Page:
We spoke to Marion, a truck driver who shared her parenting tips from driving OTR with 3 children and 6 grandchildren.
“[When I was raising kids] I did regional, home on the weekends. My advice would be to listen to your kids. Especially to the things they don’t say. Make electronics your friend and video chat with them daily,” shared Marion.
She continued, “Teenagers are difficult no matter what. Don’t let things go by because you might have a bad conscience not being there. Stay in touch, let them know they can talk to you. Be a parent, even when you’re not physically there. It’s hard at times, but they will thank you later.”
4. Don’t Forget about Your Partner
Not all parenting tips are about the kids! As you share time with your children, don’t forget to make time for just you and your partner. It’s important time for both of you, and it’s good for your kids in the long run.
Set honest expectations about the shortcomings of trucking jobs. Your partner is sharing in the good, the bad, and the ugly, so be frank about what you both need. A key part of your communication is conflict resolution. Establish a healthy way to discuss conflicts before you need it. That way, you won’t spend your time at home solving all the problems you didn’t want to talk about.
5. Be Kind to Yourself
Transitions are hard and you’ll be making a lot of them. All the parenting tips in the world won’t help if you aren’t taking care of yourself on the road and when you’re home. Be kind to yourself and your family.
Take time for sleep, exercise, and healthy meals. Find your balance between time together and time by yourself.
Know that you’ll make mistakes sometimes. Decide what you can do differently next time, sincerely apologize if you need to, and then move forward. Make sure you do what you can both on and off the job to be the partner and parent you want to be.
Single Parent OTR Trucking
If you’re a single parent ready to start driving, you have a few extra considerations. It is definitely possible to work OTR, but it’s important to consider preparation and timing. All long haul families need a good support network, and that is particularly true for single parents.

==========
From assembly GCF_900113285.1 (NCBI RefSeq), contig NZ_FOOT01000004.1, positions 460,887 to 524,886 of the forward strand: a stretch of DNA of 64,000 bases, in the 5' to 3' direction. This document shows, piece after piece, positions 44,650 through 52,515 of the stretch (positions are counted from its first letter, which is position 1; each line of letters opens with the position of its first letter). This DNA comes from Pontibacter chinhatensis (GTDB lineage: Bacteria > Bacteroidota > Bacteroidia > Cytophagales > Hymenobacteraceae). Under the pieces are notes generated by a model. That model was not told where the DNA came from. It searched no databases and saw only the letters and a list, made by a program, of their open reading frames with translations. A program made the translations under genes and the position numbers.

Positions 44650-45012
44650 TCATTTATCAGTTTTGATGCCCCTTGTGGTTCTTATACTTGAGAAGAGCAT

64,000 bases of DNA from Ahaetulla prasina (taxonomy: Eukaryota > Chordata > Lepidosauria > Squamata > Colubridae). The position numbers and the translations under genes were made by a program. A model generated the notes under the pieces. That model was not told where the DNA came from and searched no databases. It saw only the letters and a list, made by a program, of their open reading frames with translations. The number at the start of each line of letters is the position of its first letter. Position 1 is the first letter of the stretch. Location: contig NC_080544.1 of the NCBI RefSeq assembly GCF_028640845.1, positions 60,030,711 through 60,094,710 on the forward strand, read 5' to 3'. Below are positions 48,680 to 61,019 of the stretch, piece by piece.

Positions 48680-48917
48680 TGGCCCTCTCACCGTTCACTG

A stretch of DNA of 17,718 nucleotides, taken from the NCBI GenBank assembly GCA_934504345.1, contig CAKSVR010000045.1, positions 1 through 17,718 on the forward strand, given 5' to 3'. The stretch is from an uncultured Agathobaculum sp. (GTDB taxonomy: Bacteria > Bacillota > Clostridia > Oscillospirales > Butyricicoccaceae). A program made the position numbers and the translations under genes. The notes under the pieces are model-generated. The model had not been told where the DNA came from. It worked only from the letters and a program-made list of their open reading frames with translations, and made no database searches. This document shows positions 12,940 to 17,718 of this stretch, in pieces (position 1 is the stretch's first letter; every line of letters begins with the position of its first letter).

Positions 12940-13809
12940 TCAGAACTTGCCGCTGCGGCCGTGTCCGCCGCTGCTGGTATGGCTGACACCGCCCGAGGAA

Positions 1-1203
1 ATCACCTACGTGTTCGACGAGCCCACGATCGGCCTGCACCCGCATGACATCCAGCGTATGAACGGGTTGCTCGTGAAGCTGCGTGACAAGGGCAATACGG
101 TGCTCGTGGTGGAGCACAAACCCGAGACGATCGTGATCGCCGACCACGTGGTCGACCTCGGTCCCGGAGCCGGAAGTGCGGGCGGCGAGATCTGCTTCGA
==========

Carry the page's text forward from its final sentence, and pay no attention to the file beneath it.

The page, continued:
Both you and your kids will need help from others sometimes. Have those people in place before you get started and know who you can count on in any situation. You should also think about the timing of your decision. Older kids can be involved differently than young children and may be more understanding and supportive of your decision.
Separated Families with One OTR Parent
As with single parenting while an OTR driver, life over the road as a divorced or separated parent has unique challenges. No matter what, the most important thing you can do is prioritize your child. That also means working to maintain good communication between parents (even when it’s not easy). As much as possible, strive to be consistent in your home time.
Even in the best situations where both parents are trying to make the connection work, scheduling is hard. You’re both working around each other’s schedules and sometimes you may have to make hard compromises.
At the end of the day, make sure you weigh the cost of an OTR vs. a local job. OTR jobs typically pay more, but you give up a lot of time in your child’s life. If OTR is still the right decision for you, be prepared to work closely with the stay at home parent and use these parenting tips to find creative ways to connect with your child both on and off the job.